On July 7, 1917, Pennsylvania Steel Company announced it had sold the Steelton facility to Bethlehem Steel.  The population dropped to about 13,000 in the 1920s and stayed there until the Depression.  During the Great Depression of the 1930s, many workers were laid off and either moved back to their original homelands or moved to another part of the country.  Deacon Ollie Allen explained the sequence from the Depression to the war years,

    "Things were really tight at that time, in the thirties, you know.  And finally my brother lost his job up there.  He had diabetes and he couldn't hold a job there.  But he got down here during the war and he got a job here at Bethlehem Steel.  They was hiring anybody then, crippled, blind, or whatever."
 

        World War II allowed many opportunities and changes within the mill.  Mitch Ivanoff, a steelworker and union member, discussed some of the manufacturing:

    "At one time, they had what they called a "bridge shop" which makes all of the components to assemble a bridge. They'll actually assemble it in pieces there, then ship it, and then assemble it on-site. The majority of the parts of the Golden Gate Bridge were made there. We had another part that's now closed also, called the Steel Foundry. Particularly during the war, they cast steel there. It's not rolled steel, it's melted, then casted into molds, then further refined. Propellers for huge battleships, lots of cast parts for the Navy, lot of stuff for the armed forces were made in there, all over the plant during the war. Many women were employed there at the time. In fact, that was probably their highest level of employment."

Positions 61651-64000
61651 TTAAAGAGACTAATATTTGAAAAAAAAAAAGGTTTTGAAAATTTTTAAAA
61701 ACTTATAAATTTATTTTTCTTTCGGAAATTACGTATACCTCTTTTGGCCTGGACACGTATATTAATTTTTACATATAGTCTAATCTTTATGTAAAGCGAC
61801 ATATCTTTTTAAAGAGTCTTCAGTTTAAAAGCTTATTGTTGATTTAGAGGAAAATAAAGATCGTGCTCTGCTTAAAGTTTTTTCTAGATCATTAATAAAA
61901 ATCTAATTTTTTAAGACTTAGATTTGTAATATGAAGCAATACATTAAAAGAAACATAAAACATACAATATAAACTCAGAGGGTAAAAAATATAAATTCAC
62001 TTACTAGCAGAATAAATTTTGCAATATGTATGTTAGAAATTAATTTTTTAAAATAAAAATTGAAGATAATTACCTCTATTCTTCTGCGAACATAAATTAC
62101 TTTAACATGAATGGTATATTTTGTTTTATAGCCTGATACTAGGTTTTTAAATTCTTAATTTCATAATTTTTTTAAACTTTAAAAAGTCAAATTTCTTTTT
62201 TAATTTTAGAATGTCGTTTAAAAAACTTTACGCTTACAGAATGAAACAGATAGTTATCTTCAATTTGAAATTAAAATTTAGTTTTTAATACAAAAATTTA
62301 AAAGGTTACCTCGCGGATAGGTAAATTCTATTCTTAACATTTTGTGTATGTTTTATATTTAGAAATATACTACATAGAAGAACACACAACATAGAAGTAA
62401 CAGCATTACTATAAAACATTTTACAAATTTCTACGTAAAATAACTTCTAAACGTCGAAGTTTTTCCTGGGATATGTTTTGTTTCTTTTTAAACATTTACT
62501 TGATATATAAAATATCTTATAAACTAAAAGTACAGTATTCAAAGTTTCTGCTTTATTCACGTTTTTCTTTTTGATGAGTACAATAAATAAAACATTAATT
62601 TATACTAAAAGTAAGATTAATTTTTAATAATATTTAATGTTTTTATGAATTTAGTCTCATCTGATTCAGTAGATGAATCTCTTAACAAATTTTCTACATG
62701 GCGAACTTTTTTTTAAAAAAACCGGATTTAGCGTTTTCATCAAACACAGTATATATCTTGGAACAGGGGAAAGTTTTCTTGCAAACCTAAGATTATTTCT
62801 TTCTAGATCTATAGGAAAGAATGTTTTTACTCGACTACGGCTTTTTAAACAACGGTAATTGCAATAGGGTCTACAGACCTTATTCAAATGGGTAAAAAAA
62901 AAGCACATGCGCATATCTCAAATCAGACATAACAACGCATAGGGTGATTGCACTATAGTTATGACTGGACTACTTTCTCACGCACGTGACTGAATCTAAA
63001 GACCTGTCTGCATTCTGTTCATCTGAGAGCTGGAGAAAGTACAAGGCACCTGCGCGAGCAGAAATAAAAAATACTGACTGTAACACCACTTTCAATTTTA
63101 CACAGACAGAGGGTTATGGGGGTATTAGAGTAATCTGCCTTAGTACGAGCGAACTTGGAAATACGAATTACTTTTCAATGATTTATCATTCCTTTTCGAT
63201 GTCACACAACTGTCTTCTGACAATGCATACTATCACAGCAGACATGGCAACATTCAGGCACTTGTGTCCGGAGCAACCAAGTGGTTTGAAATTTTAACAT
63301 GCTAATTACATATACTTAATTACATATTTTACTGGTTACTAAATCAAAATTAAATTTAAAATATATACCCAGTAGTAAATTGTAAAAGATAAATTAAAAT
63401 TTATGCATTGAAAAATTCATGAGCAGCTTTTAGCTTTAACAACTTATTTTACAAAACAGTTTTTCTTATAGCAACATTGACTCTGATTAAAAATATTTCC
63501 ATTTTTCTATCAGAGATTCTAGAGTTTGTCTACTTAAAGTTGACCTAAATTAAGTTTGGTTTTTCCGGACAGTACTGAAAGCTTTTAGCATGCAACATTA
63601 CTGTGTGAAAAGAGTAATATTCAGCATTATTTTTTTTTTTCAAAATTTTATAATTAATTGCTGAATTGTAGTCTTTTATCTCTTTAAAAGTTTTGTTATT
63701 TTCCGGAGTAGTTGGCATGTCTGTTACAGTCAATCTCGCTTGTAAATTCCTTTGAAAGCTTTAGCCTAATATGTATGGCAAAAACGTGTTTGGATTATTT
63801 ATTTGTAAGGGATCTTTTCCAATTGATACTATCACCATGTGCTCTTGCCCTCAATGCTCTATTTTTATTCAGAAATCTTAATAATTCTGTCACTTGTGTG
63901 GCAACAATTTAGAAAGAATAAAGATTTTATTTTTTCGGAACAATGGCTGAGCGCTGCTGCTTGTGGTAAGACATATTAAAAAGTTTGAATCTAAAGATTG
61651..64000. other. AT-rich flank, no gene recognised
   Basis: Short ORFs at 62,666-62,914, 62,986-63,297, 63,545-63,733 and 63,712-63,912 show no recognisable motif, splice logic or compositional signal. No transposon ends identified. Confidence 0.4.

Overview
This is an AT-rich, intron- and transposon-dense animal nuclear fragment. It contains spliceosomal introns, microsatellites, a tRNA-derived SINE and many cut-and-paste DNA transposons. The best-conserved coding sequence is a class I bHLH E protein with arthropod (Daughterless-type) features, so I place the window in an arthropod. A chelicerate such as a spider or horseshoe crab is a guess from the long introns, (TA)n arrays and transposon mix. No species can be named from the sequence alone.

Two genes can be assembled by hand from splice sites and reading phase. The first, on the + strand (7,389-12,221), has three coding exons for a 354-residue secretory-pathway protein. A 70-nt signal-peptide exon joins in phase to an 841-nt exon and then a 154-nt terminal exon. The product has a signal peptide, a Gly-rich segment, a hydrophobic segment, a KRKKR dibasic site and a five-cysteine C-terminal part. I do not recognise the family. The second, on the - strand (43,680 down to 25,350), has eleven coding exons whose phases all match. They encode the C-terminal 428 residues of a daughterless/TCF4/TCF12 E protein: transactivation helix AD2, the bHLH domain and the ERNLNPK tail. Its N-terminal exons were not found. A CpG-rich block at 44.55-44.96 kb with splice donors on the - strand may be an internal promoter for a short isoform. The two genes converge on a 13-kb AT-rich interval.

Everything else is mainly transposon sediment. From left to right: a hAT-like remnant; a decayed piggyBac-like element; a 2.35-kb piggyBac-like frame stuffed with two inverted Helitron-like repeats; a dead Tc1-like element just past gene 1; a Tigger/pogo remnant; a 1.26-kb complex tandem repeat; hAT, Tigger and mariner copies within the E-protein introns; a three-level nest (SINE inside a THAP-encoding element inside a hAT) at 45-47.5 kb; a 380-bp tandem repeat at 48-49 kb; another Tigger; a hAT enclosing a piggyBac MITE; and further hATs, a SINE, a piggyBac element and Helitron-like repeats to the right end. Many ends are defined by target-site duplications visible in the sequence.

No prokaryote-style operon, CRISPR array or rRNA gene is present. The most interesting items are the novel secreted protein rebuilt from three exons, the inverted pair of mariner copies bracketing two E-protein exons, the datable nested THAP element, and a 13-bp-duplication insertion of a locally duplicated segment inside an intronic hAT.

After the war, the union started to become powerful.  In order for the employees and the company to work together, Bethlehem Steel often made agreements with union.  To ensure safety in the mill, the company and union decided it would be best to have the latest equipment and technology within the facility.  Mitch Ivanoff describes how the union members often had to compromise in order for the company to purchase the new equipment:

    "That is another thing --  at times we have given concessions and other times we have given up.  Raises and at one time a week of vacation back, a few
holidays, to be able to pay for this technology, to bring it in. As a matter of fact, we've paid for, the steel workers union, have paid for all of the new tech we have down there."

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The Current Steel Facility



2001:  The mill only works with recycled steel.  The workers roll steel for the railroads and/or redefine the steel for future purposes. Mitch Ivanoff describes what is currently going on in the mill:

    "Depending on the specification, what the customer needs, what type of alloy steel it is, steel can be very soft or made very malleable or soft or hard or very brittle. Depending what it needs, that's what we'll add to it, things like manganese, silica, particularly carbon, the carbon when we get to the hardness."

        Later, he goes into the mill's current status in America's industrialized market:

     "Right now in the plant, we have a very soft market. It's been going on for the past two years. Imports have affected the domestic steel industry, not just Bethlehem Steel, but all of the steel producers, particularly the what they call an integrated mill like ours, which is a mill that makes steel and
further refines it from raw steel to the actual finished product. Right now, as far as rail, there are two rail mills in the United States that supply all the east of